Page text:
By the time our discussion came to an end it was eleven o'clock. Dagmar was putting the kettle on for tea, for a bed time snack, while Alison announced that one more ceremony needed to be performed that night, before Jacky's return to Beijing in the morning, with some of us coming along, as he had requested. She said that this was her last opportunity to give Jacky the present that she had completed only today.

      Alison announced that her gift is a gift of "great value," as she had put it. She promised that its value would unfold when it is seen in the right manner, otherwise, she promised it would be of no value at all.

      When everyone was assembled she brought the gift from her room, wrapped in silk paper, tied with a red ribbon. She bowed before Jacky as she presented the gift.

      The gift was a portrait of Nicolai and Antonovna, reproduced from a snapshot that a guard had taken of the three of us together in the great hall of the Kremlin, on the last day that we saw each other in Moscow. Alison announced proudly that she had done the image processing herself with the equipment we had on board. The framing had been done in town.

      Of course, no great speech was required to explain the significance of the portrait, since Jacky was familiar with the whole tragic story and everything connected with it.

      "Obviously, the real gift is not the portrait itself," Alison added as she noticed a tear forming in Jacky's eyes. She told Jacky that she realized that our friends Nicolai and Antonovna were cruelly assassinated in a tragic escapade in which eight million other people died also, which Jacky confirmed, that he was aware of.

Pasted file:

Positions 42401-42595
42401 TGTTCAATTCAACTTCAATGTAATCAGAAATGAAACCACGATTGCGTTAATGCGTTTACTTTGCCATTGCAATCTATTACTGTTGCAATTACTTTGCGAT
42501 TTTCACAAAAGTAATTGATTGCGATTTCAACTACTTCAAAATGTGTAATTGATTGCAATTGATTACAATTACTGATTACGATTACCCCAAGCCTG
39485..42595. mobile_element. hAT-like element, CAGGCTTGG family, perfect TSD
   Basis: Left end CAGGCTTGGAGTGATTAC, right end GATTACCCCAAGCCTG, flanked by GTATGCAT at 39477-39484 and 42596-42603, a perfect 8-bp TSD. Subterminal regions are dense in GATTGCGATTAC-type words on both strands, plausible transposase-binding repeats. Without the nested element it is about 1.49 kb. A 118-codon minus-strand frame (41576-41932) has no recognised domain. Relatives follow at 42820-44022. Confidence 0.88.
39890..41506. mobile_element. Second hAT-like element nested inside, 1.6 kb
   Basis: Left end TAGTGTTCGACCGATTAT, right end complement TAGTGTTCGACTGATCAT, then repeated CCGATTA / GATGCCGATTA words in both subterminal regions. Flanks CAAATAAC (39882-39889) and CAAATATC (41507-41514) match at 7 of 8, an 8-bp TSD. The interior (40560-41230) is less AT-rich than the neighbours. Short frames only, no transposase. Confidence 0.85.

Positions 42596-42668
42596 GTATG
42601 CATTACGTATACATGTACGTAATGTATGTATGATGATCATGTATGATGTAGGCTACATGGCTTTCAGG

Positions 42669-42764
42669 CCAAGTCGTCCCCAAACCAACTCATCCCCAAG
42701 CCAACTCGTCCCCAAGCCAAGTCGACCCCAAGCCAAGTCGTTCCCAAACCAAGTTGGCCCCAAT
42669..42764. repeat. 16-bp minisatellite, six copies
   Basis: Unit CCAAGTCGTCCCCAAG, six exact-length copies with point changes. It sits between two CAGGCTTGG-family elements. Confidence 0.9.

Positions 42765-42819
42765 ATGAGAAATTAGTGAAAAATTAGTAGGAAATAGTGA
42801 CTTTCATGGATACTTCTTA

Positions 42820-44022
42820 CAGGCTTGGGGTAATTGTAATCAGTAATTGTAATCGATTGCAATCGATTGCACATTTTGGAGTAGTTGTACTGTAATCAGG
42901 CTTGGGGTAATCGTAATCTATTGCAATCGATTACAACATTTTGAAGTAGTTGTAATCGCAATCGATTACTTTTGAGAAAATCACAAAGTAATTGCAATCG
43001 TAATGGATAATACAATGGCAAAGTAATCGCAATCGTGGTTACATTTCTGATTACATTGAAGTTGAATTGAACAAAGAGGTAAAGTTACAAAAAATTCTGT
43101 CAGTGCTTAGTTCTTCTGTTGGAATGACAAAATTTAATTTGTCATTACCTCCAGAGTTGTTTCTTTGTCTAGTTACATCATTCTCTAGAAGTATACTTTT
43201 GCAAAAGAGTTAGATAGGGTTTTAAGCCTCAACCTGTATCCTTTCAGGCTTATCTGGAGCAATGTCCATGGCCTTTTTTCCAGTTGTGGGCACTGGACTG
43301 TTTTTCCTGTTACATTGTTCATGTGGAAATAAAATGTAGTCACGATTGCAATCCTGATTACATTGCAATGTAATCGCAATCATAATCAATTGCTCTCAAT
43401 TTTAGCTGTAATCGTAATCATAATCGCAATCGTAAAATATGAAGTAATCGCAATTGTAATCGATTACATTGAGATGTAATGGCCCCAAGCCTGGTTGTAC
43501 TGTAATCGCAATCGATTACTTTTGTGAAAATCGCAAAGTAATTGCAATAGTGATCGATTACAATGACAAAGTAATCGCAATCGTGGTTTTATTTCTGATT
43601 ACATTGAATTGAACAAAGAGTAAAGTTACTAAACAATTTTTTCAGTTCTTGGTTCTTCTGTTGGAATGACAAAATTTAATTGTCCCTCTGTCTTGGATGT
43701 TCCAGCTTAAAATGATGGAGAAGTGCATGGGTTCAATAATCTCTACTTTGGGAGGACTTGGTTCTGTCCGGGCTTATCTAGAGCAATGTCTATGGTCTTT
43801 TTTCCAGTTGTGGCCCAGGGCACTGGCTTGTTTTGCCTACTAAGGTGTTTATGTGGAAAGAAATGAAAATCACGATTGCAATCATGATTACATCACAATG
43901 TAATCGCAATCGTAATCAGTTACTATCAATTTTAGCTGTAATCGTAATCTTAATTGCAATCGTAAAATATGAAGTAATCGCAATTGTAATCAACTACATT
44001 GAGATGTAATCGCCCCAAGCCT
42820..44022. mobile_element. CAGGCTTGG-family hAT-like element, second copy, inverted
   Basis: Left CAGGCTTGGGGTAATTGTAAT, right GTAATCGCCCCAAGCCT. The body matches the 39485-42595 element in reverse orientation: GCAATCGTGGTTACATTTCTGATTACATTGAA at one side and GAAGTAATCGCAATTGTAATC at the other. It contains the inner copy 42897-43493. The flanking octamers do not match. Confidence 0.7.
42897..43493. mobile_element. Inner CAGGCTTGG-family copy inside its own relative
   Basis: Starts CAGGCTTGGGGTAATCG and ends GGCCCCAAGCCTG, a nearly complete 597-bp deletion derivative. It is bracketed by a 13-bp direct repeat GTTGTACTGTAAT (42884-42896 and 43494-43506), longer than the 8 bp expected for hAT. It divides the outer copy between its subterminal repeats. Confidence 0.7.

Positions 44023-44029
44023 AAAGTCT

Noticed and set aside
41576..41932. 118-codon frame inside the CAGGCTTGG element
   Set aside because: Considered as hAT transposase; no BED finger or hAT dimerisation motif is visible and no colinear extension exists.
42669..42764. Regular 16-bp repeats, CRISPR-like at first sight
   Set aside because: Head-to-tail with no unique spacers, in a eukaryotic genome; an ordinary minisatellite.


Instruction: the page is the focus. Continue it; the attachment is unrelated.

"I cannot mourn for the eight million," Alison said quietly, "because the scope of that is beyond my capability, but I can mourn for Nicolai. Nicolai was a man that I have come to know, and respect, and to honor, and to love. I grief for the loss of that man for the world that he had dedicated his life to, to uplift. I grief for that loss, not for my own loss, because he still lives in my heart. But mostly, I grief for his loss of life that he cherished so much. I also grief for Antonovna for the same reason, who I have never met, but have learned to love nevertheless. My heart is heavy for both of them. Greater grief than this I am not capable of. Perhaps no one is. Perhaps this is our protection, or else we die of grief. Nor is it mathematically possible for one to grief more."